In Gerty Dambury’s The Restless, living and dead members of a Guadeloupe neighborhood recount the tragic aftermath of a deadly protest. The novel is inspired by real events and a shocking cover-up.
On May 24, 1967, a union strike in Pointe-à-Pitre turns bloody when police fire on demonstrators. For nine-year-old Émilienne and her eight siblings, their father’s failure to come home after the tragedy and their teacher’s sudden departure are destabilizing events that invite a chorus of commentators.
Despite the original count of five dead, it later emerges that more than 100 people were seriously wounded or killed. A large-scale cover-up follows. In Dambury’s novel, magical realism becomes a vehicle for exploring the events.
As Émilienne sits on a bench, waiting in vain for her father, she is visited by five figures, four of them ghostly. They include two of her former neighbors, one of whom hung himself because of homophobia. Their testimonies illuminate the community’s history and mores. Abrupt narrative shifts occasionally make identification awkward, yet the frequent changes give the novel its verve.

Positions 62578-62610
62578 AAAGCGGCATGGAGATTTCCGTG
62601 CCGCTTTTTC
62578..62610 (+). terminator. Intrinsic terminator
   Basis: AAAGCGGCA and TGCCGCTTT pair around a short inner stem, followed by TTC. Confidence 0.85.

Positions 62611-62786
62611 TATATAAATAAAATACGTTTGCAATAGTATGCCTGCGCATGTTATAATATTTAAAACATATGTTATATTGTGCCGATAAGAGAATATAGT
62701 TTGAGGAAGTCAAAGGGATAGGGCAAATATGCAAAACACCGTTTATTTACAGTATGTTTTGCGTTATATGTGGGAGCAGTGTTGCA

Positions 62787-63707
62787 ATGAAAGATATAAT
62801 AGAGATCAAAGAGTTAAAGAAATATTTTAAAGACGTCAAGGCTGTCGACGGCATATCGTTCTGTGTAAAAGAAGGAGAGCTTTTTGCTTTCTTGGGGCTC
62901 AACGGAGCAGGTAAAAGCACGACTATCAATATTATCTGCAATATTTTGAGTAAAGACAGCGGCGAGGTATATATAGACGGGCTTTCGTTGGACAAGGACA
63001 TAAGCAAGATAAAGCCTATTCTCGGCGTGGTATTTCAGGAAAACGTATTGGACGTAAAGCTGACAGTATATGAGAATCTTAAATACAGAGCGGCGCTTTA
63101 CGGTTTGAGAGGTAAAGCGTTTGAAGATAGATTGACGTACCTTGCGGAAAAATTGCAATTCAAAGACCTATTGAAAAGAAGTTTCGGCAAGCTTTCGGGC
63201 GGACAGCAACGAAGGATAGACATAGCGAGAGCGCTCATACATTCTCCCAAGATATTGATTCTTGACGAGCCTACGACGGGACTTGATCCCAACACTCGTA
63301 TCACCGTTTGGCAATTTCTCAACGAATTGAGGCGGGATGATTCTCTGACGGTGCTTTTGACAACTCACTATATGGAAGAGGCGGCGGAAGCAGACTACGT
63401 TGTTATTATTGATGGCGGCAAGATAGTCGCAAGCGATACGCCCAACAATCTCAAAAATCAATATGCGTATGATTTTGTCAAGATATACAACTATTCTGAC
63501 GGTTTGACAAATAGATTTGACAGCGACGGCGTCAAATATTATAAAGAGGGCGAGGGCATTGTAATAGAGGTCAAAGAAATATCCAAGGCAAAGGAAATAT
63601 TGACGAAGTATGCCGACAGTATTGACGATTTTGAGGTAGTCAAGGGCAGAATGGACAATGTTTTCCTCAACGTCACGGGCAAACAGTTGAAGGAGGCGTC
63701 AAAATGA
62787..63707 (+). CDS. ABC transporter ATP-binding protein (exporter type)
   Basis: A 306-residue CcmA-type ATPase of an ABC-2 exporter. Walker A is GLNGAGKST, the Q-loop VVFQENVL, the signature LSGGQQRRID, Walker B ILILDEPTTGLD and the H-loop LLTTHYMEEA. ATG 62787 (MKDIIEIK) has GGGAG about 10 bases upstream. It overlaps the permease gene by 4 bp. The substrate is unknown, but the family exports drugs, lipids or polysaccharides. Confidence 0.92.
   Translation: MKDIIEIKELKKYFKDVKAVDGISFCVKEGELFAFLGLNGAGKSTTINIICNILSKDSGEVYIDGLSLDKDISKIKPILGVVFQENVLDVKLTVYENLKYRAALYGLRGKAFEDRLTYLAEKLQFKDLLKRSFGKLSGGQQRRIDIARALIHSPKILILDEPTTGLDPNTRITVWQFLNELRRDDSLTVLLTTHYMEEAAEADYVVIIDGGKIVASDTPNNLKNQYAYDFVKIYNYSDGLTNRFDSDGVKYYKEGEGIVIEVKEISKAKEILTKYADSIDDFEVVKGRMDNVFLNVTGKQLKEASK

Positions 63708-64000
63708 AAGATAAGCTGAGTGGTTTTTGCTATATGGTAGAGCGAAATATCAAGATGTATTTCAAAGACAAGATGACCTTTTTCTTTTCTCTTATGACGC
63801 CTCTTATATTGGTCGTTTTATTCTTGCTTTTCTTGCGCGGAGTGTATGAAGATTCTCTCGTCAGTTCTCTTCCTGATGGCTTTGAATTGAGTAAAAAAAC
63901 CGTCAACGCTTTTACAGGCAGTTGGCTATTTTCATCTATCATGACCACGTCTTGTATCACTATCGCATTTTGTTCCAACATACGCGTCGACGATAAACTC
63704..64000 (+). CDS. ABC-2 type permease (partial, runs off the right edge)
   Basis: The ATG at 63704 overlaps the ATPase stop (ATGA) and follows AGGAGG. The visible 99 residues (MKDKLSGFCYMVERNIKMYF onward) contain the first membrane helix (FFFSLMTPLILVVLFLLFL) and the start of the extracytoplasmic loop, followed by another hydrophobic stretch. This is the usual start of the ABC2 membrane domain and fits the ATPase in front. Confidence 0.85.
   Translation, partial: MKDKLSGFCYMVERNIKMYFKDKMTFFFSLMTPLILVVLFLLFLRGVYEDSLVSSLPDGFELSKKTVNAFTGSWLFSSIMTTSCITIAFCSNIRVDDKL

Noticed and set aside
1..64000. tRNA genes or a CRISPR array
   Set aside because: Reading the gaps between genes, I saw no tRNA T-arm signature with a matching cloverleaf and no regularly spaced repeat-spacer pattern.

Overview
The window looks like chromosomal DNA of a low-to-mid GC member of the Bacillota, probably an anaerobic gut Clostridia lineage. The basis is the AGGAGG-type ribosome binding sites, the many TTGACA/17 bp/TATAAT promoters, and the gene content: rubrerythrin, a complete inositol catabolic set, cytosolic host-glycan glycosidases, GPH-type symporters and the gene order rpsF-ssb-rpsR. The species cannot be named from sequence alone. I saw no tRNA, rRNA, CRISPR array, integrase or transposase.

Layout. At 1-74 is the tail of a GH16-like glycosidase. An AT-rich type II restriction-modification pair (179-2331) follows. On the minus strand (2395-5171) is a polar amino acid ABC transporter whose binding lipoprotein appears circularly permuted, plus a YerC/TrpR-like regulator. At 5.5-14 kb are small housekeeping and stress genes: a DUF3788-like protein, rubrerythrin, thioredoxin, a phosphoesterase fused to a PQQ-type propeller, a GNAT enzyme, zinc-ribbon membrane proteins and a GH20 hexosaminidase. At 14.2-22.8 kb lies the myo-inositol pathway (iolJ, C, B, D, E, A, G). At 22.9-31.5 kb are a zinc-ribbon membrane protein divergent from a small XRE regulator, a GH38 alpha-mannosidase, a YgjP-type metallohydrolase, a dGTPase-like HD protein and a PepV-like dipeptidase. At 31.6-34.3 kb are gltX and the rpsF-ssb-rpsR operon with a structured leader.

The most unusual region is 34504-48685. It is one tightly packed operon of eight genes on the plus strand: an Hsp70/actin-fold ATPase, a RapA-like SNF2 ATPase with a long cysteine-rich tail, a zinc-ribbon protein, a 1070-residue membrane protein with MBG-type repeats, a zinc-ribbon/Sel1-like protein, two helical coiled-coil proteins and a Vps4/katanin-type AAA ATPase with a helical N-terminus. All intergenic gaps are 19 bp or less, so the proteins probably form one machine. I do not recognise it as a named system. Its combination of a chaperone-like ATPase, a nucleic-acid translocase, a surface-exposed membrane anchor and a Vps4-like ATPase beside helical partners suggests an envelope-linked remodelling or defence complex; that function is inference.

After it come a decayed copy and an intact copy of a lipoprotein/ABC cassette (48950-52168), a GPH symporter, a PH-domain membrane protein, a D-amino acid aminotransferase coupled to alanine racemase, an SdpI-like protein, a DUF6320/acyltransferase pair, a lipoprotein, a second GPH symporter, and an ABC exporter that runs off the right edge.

The chorus of voices includes a plural narration from Émilienne’s siblings that resembles prose poetry. They choreograph the novel so that it is “told the way a caller calls out a Caribbean quadrille.” That dance’s traditional steps provide the novel’s structure, while snatches of Creole lend the text vibrant specificity.
“The dead are never really dead in Guadeloupe,” Dambury asserts. Here, she tenders poetic reflections on loss and the duties of the living.
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